Los Alamos National Laboratory

Los Alamos National Laboratory

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Bradbury Science Museum Association receives $5K from Los Alamos National Bank

Money will fund science field trips for area youth.
March 1, 2017
"The decision by LANS to continue the Community Commitment Plan helps leverage our ongoing efforts to enhance quality of life in Northern New Mexico," says Laboratory Director Charlie McMillan.

Students from El Camino Real Academy enter the Bradbury. The field trip was made possible by the Bradbury Science Museum Association in conjunction with Los Alamos National Bank.CREDIT: Whitney Spivey

Contacts  

  • Director, Community Partnerships Office
  • Kathy Keith
  • Email
“The museum provides a link to our community’s history, and our youth should be able to see and experience that.” - Liddie Martinez

On February 15, 90 eighth graders from Albuquerque’s El Camino Real Academy filled the lobby of the Bradbury Science Museum (BSM). A teacher swiftly divided them into groups, and they spent the next two hours observing science demonstrations, watching a video about Los Alamos history, and exploring the museum’s various galleries.

The gathering was the first of many field trips made possible by a $5,000 gift from Los Alamos National Bank (LANB) to the Bradbury Science Museum Association (BSMA), the non-profit partner to the museum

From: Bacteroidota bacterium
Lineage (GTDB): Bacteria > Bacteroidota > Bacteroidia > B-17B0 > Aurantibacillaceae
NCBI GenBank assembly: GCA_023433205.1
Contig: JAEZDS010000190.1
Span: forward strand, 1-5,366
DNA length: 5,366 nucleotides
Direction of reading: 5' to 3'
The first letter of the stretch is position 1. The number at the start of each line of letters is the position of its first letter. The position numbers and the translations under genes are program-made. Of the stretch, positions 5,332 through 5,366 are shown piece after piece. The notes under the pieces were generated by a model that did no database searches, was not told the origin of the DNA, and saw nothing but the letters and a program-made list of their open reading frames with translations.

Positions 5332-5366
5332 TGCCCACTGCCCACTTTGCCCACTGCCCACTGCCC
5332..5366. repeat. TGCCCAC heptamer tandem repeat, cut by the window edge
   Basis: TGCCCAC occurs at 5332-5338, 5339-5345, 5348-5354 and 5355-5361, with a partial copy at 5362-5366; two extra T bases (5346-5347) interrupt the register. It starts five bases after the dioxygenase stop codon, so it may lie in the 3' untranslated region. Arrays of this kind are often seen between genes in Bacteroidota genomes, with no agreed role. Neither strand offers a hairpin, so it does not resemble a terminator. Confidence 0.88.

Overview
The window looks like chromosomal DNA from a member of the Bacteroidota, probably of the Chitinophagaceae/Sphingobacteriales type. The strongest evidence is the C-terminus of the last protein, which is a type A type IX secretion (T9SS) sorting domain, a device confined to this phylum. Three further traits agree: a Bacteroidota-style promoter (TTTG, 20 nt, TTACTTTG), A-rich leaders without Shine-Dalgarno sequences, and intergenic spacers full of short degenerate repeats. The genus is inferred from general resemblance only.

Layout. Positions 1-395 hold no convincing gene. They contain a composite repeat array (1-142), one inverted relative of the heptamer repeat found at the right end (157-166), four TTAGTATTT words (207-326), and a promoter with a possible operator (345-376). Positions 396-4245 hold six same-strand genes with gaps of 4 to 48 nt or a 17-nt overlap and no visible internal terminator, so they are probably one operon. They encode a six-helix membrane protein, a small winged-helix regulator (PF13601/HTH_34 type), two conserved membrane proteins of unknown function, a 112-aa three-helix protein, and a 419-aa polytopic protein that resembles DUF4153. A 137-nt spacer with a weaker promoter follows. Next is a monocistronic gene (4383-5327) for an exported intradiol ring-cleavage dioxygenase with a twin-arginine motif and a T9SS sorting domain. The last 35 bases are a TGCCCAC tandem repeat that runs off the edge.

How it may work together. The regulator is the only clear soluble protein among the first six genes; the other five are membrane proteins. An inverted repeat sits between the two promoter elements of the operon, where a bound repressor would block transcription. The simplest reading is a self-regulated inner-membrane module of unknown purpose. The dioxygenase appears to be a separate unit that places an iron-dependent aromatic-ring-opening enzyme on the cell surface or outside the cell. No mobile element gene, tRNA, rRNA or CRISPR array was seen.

The donation is intended to provide science, technology, engineering, and math (STEM) education outreach to area schoolchildren in the form of field trips to the BSM. On average, field trip transportation for 25–90 kids costs between $400 and $500, which means that the gift could fund more than a dozen field trips.

“The gift was not a surprise, but we are thrilled nonetheless,” explains BSMA Secretary KayLinda Crawford. “The BSMA Executive Board has been reaching out to local businesses about the various sponsorship opportunities within the BSMA, all in support of STEM education efforts.”

These opportunities include sponsoring field trips, the souvenir kiosk (the BSMA’s main source of revenue), a family science night, or even positions such as an executive director and a kiosk manager. LANB was the first to respond to the opportunity and chose to sponsor field trips for the most low-income school districts.

“The Association’s focus on educational field trips was appealing to us as educational investment in these challenging economic times,” explains LANB Market President Liddie Martinez. “We understand that when schools are faced with budget cuts, these types of outings are often the first to be cut; however, experiences like these are vital to a student’s educational experiences, and it is important to provide access, especially for students who live in neighboring communities.”

Schools across Northern New Mexico had until February 27 to apply for a field trip. “No specific districts were targeted, but all schools could apply,” specifies BSMA President Andy Trottier, noting that the BSMA education subcommittee will evaluate each application. “Schools must qualify by submitting the percentage of students participating in free or reduced lunches and the participation in Federal Title 1 funding for reading and math, and they must document how the trip will help them meet New Mexico Standards and Benchmarks or Next Generation Science Standards (NGSS).”

“The museum provides a link to our community’s history, and our youth should be able to see and experience that,” Martinez says. “That history includes significant contributions made—and continuing to be made—by regional community members both on and off the hill. It is a story that has many facets, and our regional communities are part of that story.”

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The Bradbury’s Gordon McDonough pours liquid nitrogen “tea” in front of a group of eighth graders from El Camino Real Academy.


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